Norinchukin, which was named as a potential source of “repo” (short term loan) market instability in September 2019, pools funds of farmers and fishermen. Rather than lending within the sector, noted a 27 May Wall Street Journal article, it has found it more lucrative to speculate. During the 2008 crisis, Norinchukin took heavy losses from Collateralised Debt Obligations (CDOs), the credit derivatives based on US subprime mortgages. Proponents of CLOs, however, claim that triple A-rated tranches have never defaulted. “CLOs were the one thing that didn’t blow-up in [Nochu’s] portfolio last time around”, said a London-based loan fund executive cited in a February 2019 FT piece.
The same was said of triple A-rated CDOs before the 2008 crisis. Today, with “a global economy that is in deep recession”, WSJ quoted former head of US asset-backed securities research at Credit Suisse Rod Dubitsky, “The entire concept of triple-A CLOs goes out the window”.
In 2007 Australian councils, churches, charities and hospitals lost over AU$200 million invested in AAA-rated CDOs sold to them by Lehman Brothers subsidiary Grange Securities. The Reserve Bank of Australia reported in 2005 that “CDOs comprise[d] around 10 to 15 per cent of total local government financial assets, with some councils’ holdings substantially higher”. This raises the question, what are they investing equivalent funds in now?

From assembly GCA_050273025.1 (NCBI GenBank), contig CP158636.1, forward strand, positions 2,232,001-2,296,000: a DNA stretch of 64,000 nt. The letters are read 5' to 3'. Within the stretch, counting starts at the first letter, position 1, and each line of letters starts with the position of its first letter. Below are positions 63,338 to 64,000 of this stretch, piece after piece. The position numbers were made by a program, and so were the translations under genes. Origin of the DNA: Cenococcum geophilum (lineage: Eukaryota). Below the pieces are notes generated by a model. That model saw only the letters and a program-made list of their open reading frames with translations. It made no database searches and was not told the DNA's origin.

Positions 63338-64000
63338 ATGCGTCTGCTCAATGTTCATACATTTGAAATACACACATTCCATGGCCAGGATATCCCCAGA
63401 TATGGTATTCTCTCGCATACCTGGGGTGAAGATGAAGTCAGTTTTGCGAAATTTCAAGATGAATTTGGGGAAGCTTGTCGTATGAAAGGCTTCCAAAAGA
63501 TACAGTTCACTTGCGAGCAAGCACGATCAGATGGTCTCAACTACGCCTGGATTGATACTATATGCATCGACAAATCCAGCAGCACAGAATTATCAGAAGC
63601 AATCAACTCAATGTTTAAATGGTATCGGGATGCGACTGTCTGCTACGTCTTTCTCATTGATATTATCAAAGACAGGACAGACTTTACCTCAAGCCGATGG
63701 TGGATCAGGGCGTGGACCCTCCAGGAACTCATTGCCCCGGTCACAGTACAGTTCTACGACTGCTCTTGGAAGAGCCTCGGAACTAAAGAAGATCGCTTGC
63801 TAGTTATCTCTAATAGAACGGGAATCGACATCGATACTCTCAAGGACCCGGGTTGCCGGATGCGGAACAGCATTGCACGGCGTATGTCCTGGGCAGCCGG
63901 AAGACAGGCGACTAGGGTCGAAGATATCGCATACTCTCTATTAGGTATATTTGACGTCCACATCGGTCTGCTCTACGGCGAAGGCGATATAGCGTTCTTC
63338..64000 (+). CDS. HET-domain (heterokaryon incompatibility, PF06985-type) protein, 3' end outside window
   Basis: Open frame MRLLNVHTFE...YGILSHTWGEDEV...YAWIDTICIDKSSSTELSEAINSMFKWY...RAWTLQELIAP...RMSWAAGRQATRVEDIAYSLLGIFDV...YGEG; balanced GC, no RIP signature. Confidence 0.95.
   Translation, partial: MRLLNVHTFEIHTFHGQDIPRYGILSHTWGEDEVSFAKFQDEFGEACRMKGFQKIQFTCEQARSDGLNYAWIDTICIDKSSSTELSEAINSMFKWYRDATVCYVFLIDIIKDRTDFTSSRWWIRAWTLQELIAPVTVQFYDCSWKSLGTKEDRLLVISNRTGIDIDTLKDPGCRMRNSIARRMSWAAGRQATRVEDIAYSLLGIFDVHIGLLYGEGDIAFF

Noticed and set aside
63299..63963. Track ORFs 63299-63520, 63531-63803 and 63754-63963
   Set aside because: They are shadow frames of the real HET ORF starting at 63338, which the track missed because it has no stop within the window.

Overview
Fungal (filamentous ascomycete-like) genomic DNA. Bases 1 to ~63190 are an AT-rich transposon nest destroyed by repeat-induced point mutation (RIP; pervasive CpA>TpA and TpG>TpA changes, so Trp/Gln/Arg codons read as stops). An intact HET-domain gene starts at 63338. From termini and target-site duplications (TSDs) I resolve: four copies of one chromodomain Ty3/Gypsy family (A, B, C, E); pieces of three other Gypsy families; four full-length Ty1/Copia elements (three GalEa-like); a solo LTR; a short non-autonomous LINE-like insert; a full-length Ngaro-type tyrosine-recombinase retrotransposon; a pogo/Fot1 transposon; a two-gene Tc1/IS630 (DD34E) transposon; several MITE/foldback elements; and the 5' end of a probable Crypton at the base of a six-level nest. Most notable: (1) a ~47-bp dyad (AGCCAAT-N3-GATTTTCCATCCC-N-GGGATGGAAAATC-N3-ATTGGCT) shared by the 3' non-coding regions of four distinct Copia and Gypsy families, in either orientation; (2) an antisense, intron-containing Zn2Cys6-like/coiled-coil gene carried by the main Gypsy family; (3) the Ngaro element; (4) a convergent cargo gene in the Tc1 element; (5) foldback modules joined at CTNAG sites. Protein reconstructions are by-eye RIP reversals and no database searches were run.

A look at the statements of a handful of councils which previously made CDO losses revealed only general descriptions of investments, such as equity securities (shares) or unlisted (over the counter) equity securities; debt securities including bonds and notes, including floating rate notes (bonds with a variable interest rate linked to benchmark rates); and fixed income investments such as certificates of deposit. Some councils note maximum allowable investments within various ratings categories from AAA to BBB+; others specify that risks are managed with a diversified portfolio, purchases with high credit ratings only, and by seeking independent financial advice—not very reassuring, as all of those measures were also taken prior to 2007. All such investments carry risk and are exposed to unpredictable market movements dictated by the sinking global financial swamp. Some will carry more risk than others: Wingecarribee Shire in NSW reported that investment income for the year ended 30 June 2019 “exceeded budget expectations by AU$1.265 million”. That doesn’t happen without high risk.
Why do Australian councils continue to dabble in this domain as if they were fund managers? Following the 2007 scandal, a NSW councillor told the Citizens Party that while councils used to borrow to fund infrastructure and works projects, “Now there’s no government mechanism for them to do these kinds of major developments. So they’ve all basically been told to sit on their hands, that ‘No, you can’t have any additional funds’, so they have to build up a big nest egg before they can pay for anything. So they were more or less forced to invest this money, and now they’re losing it.” It is high time we rectified this with a national investment bank from which councils can borrow.
By Elisa Barwick, Australian Alert Service, 10 June 2020